Picking up speed

Yes, the snow is nearly melted in our valley.  There are still patches under trees and on the north side of the old school house but otherwise we see bare ground, mud puddles and a few spring flowers pushing through.  The women are hard at it trying to get the current quilts finished by the end of April.  That is when things shift for us into the next season.

On April 28, it is Rendezvous in Eureka which mean vendors fill the Historical Village grounds and there is the largest parade of the year down main street.  The old school IMG_2278house will be transformed from the place we quilt all winter into a book sale.  Stop by if you are in town to pick up some great bargains. Then in May school children take their annual trip to visit the museum. We also have a rummage sale, another opportunity for bargains and to get raffle tickets for a lovely quilt we made.  And finally on May 26, the Historical Village announces the summer season.  Everyday until Labor Day, volunteer docents will open all the buildings and are available to provide information to visitors from 1:00 – 5:00pm.

So now we are trying to get the last quilts finished up.  Jana, a guest from the Czech Republic, has been joining us to learn how to quilt and to share her travel adventures with the women as they sew.  Cathryn created a pile of new baby quilts that are perfect to welcome little ones to the world. Sally made some lovely children quilts that are for sale in the museum along with our full size tied quilts and, of course, the beautiful hand quilted ones.  If you are in town for Rendezvous or just ambling through the Historical Village grounds on a sunny afternoon, stop by to learn about our valley’s history and perhaps purchase a quilt to support this remarkable space.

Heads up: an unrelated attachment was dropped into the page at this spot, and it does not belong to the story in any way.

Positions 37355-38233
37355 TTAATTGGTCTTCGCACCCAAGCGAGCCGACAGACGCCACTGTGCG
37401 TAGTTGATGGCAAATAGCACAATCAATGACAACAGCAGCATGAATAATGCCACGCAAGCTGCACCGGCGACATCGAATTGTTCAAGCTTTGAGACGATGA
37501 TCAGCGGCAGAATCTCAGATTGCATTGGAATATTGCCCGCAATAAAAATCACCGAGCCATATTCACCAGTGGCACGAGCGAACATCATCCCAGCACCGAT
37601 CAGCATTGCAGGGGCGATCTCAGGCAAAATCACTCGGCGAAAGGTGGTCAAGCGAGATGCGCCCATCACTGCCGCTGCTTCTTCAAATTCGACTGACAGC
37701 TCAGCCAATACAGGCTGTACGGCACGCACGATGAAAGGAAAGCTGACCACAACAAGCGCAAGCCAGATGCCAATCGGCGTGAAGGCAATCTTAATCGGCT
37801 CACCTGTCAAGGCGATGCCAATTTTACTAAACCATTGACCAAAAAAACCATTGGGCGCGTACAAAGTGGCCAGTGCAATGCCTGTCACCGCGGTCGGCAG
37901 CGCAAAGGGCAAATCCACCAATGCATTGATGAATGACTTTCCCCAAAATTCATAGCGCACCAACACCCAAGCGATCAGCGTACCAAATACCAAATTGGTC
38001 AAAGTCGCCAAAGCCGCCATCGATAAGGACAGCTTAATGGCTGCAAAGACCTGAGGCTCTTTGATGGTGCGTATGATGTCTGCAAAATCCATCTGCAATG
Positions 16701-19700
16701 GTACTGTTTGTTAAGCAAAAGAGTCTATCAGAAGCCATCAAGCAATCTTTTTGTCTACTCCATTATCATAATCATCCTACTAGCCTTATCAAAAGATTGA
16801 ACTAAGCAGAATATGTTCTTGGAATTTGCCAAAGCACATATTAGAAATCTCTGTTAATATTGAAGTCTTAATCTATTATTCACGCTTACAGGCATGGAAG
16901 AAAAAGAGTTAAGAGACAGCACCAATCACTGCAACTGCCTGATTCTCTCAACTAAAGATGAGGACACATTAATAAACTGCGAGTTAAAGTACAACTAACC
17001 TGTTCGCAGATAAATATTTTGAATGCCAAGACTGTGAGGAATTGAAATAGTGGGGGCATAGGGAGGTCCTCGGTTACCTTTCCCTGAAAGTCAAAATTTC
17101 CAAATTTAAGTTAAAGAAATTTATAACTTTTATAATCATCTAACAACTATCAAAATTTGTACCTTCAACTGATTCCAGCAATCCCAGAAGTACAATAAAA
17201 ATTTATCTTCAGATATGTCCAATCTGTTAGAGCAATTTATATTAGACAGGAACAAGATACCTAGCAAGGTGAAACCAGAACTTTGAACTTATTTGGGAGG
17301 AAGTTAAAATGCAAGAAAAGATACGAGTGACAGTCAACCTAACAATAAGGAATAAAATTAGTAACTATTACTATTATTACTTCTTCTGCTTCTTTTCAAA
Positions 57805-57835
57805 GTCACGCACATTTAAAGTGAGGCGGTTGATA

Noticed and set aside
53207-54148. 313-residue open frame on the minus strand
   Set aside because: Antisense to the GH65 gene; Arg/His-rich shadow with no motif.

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About tvh56

I mostly live in Eureka, Montana and write two blogs. One is for the Tobacco Valley Board of History, a group composed of the most remarkable older women who quilt weekly to raise funds to maintain the Historical Village. I had to capture their stories with words and photos. And when I began a traveling bookstore as a small business, well, it only made sense to write about that too.

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